• use a fuel efficient stove
  • use a different fuel in place of wood
  • use a bicycle instead of a car for short journeys
  • grow trees and vegetables
  • start composting
  • collect rainwater.

Project impact assessment 

Several guides have been produced for development workers to help measure the likely impact of project activities upon the environment, including upon natural resources (see the resources page for more information). By careful project design, we can ensure that our work protects natural resources, not only in the present, but in the changing conditions of the future. 

Specific project interventions 

Within each of the three circles on the diagram (figure 2), there are specific project activities which can reduce or reverse the impact of natural hazards, environmental degradation and climate change. Sometimes, the strengthening of a natural resource can help reduce the impact of natural hazards, including those made worse by climate change. For example, if damaged coastal mangrove forests are restored, they can protect against tidal surges. Activities in the central overlapping area will work against the effects of all three – natural hazards, climate change and environmental degradation. 

Specific project interventions 

Within each of the three circles on the diagram (figure 2), there are specific project activities which can reduce or reverse the impact of natural hazards, environmental degradation and climate change. Sometimes, the strengthening of a natural resource can help reduce the impact of natural hazards, including those made worse by climate change. For example, if damaged coastal mangrove forests are restored, they can protect against tidal surges. Activities in the central overlapping area will work against the effects of all three – natural hazards, climate change and environmental degradation.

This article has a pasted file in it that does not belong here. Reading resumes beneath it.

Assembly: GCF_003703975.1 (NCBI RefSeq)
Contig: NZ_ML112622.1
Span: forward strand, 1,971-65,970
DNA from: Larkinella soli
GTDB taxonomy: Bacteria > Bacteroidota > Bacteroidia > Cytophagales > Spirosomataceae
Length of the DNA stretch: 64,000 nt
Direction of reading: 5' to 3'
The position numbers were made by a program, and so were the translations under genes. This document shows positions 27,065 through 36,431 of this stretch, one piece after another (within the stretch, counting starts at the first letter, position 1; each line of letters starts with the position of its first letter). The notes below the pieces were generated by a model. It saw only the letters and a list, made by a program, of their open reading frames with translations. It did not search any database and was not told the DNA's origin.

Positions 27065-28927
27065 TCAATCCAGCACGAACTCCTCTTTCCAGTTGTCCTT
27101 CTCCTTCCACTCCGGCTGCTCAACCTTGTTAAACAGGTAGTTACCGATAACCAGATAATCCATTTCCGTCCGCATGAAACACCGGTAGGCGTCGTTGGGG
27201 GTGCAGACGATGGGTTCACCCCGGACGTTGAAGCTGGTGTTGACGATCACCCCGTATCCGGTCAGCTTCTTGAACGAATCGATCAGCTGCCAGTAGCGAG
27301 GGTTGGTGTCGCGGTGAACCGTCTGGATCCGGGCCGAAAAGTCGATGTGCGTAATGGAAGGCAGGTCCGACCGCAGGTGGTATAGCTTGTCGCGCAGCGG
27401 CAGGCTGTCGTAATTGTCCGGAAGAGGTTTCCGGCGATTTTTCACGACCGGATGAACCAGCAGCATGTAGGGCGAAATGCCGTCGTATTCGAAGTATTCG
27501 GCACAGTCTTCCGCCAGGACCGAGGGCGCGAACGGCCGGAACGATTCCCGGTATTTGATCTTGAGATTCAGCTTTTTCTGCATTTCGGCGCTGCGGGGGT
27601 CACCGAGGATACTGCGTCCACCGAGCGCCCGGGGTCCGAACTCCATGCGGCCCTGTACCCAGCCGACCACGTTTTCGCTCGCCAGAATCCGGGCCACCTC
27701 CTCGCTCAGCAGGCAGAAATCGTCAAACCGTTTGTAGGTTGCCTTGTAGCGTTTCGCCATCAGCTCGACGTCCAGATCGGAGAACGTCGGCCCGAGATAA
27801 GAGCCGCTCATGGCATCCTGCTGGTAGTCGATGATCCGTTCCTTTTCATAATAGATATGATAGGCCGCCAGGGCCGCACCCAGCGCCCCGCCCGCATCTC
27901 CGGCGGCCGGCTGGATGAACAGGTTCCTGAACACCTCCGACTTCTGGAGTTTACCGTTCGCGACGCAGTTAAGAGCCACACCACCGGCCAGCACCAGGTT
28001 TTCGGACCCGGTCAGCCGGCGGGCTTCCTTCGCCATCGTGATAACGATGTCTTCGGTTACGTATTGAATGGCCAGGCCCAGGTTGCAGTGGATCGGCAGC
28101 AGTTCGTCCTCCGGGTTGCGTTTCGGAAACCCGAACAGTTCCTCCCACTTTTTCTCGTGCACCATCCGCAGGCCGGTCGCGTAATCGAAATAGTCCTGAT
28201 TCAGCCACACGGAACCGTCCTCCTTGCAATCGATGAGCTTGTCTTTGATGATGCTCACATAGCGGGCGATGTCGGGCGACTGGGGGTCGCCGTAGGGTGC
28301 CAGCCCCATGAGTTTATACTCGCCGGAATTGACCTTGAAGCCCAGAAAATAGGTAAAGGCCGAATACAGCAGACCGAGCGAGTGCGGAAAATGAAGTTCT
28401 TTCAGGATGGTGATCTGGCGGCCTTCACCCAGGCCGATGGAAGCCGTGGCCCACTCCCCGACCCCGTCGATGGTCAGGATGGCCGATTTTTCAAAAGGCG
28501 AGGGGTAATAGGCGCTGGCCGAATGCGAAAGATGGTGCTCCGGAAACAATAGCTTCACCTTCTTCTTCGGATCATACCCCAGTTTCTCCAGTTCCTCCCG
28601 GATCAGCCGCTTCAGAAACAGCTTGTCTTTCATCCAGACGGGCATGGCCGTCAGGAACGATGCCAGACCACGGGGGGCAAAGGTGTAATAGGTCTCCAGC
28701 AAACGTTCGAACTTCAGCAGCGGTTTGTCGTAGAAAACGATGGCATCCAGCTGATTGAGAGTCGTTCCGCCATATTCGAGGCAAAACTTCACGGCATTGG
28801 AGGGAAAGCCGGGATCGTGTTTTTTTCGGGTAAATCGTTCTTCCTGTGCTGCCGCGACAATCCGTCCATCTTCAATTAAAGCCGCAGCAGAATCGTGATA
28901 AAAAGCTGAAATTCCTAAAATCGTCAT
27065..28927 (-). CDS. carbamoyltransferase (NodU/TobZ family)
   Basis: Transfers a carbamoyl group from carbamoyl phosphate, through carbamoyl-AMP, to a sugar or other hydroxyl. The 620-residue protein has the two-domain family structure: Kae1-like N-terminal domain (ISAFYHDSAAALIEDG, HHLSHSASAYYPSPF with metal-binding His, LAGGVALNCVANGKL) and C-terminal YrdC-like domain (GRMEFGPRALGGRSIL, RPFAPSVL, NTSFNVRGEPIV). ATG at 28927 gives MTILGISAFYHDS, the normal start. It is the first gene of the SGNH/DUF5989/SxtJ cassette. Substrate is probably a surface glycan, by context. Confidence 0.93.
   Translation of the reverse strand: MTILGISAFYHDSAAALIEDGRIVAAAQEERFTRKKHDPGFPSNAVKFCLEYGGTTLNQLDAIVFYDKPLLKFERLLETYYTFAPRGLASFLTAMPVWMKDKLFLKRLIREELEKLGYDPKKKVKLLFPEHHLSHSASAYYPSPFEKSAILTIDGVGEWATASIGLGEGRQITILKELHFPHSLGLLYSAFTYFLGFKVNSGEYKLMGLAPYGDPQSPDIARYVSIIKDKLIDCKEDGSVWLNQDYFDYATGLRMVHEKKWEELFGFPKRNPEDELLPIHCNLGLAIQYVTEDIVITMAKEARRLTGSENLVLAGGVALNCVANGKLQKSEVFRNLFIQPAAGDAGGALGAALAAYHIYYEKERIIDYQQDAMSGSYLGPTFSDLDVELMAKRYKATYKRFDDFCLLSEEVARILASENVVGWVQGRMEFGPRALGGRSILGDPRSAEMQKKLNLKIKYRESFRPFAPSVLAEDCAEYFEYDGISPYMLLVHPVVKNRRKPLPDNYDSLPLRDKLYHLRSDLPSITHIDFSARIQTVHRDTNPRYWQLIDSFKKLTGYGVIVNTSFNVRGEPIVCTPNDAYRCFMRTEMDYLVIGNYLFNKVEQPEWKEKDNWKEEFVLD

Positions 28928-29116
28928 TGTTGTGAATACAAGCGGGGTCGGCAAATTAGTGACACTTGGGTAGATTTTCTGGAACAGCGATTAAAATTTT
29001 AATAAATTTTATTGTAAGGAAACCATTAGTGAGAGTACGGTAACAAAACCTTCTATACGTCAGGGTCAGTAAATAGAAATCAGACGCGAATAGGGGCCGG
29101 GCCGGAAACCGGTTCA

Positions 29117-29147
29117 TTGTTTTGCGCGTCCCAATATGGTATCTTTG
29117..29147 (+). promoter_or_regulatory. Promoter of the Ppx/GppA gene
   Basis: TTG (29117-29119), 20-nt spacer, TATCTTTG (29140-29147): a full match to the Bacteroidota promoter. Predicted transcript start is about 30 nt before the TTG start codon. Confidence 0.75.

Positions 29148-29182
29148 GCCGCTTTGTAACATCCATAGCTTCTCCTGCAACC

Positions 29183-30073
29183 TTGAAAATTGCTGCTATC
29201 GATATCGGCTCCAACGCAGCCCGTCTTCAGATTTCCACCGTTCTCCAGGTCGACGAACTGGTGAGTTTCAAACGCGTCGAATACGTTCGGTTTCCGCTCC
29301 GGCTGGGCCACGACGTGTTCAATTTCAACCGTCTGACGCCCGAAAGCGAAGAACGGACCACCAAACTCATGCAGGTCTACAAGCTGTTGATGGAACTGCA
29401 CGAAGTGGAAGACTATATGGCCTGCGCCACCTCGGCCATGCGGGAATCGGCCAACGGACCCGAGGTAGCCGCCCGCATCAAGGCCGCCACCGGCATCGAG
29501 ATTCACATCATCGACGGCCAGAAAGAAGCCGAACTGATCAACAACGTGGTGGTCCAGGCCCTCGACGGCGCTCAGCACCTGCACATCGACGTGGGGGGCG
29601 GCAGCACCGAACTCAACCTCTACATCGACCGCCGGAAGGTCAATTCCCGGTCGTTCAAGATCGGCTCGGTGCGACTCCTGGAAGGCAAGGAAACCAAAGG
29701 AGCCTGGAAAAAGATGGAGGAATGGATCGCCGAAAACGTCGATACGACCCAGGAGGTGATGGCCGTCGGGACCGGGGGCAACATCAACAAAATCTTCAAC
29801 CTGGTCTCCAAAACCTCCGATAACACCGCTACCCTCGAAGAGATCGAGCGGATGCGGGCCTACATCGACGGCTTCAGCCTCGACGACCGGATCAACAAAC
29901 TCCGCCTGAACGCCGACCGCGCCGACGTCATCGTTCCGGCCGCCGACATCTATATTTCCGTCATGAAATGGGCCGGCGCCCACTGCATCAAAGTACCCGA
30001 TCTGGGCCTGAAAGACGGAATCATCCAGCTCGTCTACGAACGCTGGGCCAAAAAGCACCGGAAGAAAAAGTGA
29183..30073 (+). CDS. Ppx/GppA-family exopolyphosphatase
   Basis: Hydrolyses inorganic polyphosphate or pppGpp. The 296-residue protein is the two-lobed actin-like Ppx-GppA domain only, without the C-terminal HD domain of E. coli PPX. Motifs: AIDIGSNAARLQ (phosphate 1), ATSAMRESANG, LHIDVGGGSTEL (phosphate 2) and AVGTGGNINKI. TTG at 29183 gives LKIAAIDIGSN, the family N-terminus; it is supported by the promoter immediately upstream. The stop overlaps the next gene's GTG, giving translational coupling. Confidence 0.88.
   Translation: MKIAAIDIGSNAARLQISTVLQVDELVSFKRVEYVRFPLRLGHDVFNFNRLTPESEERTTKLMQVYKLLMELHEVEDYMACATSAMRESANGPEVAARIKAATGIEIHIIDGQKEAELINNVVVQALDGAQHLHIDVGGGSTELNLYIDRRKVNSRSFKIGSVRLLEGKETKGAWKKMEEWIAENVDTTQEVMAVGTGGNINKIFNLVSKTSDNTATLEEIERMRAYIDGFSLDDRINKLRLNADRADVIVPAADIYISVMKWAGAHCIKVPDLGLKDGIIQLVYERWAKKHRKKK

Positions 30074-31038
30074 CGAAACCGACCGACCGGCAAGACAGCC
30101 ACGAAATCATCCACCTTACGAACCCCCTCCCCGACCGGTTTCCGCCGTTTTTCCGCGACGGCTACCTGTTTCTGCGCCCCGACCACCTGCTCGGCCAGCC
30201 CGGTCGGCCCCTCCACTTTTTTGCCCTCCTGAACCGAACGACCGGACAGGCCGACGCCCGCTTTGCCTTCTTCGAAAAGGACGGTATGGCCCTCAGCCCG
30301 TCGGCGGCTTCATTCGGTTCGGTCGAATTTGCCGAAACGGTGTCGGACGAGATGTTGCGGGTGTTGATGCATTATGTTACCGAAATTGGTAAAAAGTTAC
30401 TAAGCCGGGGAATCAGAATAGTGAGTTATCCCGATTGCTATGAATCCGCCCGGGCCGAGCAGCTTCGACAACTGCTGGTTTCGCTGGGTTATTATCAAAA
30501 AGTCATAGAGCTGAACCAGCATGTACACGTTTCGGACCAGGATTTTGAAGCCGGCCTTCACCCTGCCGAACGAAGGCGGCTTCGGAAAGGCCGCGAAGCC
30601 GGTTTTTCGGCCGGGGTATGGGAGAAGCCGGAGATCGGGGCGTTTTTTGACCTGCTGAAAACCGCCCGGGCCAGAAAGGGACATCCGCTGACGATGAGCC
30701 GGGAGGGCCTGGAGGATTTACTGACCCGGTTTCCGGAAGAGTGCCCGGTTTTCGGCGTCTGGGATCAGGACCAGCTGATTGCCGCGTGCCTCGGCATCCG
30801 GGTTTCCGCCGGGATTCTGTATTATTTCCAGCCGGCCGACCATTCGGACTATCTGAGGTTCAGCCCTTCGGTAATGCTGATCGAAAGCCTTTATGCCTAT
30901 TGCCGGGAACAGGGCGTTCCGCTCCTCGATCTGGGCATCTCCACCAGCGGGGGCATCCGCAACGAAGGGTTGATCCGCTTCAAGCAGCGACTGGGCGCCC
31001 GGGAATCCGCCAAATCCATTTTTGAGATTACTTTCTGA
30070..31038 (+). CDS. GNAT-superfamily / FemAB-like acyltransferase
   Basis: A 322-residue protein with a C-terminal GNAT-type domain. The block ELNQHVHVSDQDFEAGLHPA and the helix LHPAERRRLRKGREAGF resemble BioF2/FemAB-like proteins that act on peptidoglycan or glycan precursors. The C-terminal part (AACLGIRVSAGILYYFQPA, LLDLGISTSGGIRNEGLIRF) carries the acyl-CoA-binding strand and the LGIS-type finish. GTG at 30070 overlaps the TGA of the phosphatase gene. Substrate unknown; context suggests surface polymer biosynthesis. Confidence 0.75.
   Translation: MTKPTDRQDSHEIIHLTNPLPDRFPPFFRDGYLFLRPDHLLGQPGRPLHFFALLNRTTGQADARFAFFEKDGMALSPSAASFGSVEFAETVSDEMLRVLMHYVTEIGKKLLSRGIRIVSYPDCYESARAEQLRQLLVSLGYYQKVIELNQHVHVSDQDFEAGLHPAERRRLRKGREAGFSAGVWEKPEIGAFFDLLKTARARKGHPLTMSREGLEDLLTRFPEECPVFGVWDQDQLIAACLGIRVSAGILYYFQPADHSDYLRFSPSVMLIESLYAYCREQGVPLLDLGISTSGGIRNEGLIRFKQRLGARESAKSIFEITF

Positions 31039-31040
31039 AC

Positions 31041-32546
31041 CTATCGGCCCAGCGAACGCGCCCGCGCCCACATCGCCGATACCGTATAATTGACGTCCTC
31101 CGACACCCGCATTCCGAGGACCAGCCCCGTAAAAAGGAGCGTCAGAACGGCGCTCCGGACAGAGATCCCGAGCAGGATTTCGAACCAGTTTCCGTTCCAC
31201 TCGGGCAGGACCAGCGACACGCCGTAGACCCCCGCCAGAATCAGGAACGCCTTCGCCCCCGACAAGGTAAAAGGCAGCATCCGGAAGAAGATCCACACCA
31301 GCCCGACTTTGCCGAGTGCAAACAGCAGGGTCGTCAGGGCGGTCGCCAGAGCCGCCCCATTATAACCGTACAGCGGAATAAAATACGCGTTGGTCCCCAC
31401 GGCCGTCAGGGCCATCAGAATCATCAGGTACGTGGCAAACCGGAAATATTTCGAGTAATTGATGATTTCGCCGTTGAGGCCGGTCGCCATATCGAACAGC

Advocacy for change

We can take action at local, national and international levels to help protect natural resources. Several community groups or NGOs (non-governmental organisations) can work together to present a common opinion to local or national decision-makers. For example, when water policies are being developed, we can encourage the planning authority to take account of the predicted effects of climate change, so that increases in floods or droughts will not make those policies ineffective. Communities can work together to prevent local industries using excessive amounts of groundwater, so that their wells and water sources do not dry up. 

Bob Hansford is Tearfund’s Disaster Risk Reduction Advisor. 


Case study 

Archaeologists have studied the ancient Nazca civilisation in Peru, which dis­appeared suddenly around 1500 years ago. Research has shown that the society was heavily dependent upon the huarango forests. These huge trees had very deep roots, and were a source of food, forage, timber and fuel for the Nazcas. They also maintained the groundwater level and fertilised the soil for other plants. When those forests were over-exploited and cut down, and maize was planted instead, large areas of lowland became much more vulnerable to flooding caused by El Niño (the warming of the Pacific Ocean – an event that happens every few years). As the trees disappeared, a ‘tipping point’ was reached and in a short space of time, the large Nazca civilisation disappeared as well. If we cannot learn to look after our natural resources, will we suffer the same fate?